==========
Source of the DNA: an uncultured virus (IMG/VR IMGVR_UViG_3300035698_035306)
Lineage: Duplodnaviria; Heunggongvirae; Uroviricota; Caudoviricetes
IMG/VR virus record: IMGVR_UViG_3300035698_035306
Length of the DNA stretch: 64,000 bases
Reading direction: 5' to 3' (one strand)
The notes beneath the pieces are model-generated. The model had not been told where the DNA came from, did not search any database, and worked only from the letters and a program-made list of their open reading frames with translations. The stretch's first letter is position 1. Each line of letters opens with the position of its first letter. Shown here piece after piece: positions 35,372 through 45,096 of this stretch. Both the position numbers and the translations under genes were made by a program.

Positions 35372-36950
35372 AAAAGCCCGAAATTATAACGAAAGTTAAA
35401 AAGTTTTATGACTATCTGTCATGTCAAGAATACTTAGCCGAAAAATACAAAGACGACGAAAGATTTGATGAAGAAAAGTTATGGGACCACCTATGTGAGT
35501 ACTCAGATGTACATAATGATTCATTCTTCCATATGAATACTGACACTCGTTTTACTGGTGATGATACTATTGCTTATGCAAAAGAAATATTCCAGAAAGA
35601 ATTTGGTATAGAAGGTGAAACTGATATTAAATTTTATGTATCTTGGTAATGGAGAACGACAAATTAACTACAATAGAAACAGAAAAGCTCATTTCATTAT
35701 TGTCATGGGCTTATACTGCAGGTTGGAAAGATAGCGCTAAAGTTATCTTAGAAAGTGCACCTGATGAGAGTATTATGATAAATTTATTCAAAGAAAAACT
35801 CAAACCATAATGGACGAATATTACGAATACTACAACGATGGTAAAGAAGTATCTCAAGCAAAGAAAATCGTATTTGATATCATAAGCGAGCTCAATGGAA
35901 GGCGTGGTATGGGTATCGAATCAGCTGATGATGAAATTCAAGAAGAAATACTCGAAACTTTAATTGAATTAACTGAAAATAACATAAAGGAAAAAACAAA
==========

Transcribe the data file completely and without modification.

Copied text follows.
Source of the DNA: an uncultured virus (IMG/VR IMGVR_UViG_3300035698_035306)
Lineage: Duplodnaviria; Heunggongvirae; Uroviricota; Caudoviricetes
IMG/VR virus record: IMGVR_UViG_3300035698_035306
Length of the DNA stretch: 64,000 bases
Reading direction: 5' to 3' (one strand)
The notes beneath the pieces are model-generated. The model had not been told where the DNA came from, did not search any database, and worked only from the letters and a program-made list of their open reading frames with translations. The stretch's first letter is position 1. Each line of letters opens with the position of its first letter. Shown here piece after piece: positions 35,372 through 45,096 of this stretch. Both the position numbers and the translations under genes were made by a program.

Positions 35372-36950
35372 AAAAGCCCGAAATTATAACGAAAGTTAAA
35401 AAGTTTTATGACTATCTGTCATGTCAAGAATACTTAGCCGAAAAATACAAAGACGACGAAAGATTTGATGAAGAAAAGTTATGGGACCACCTATGTGAGT
35501 ACTCAGATGTACATAATGATTCATTCTTCCATATGAATACTGACACTCGTTTTACTGGTGATGATACTATTGCTTATGCAAAAGAAATATTCCAGAAAGA
35601 ATTTGGTATAGAAGGTGAAACTGATATTAAATTTTATGTATCTTGGTAATGGAGAACGACAAATTAACTACAATAGAAACAGAAAAGCTCATTTCATTAT
35701 TGTCATGGGCTTATACTGCAGGTTGGAAAGATAGCGCTAAAGTTATCTTAGAAAGTGCACCTGATGAGAGTATTATGATAAATTTATTCAAAGAAAAACT
35801 CAAACCATAATGGACGAATATTACGAATACTACAACGATGGTAAAGAAGTATCTCAAGCAAAGAAAATCGTATTTGATATCATAAGCGAGCTCAATGGAA
35901 GGCGTGGTATGGGTATCGAATCAGCTGATGATGAAATTCAAGAAGAAATACTCGAAACTTTAATTGAATTAACTGAAAATAACATAAAGGAAAAAACAAA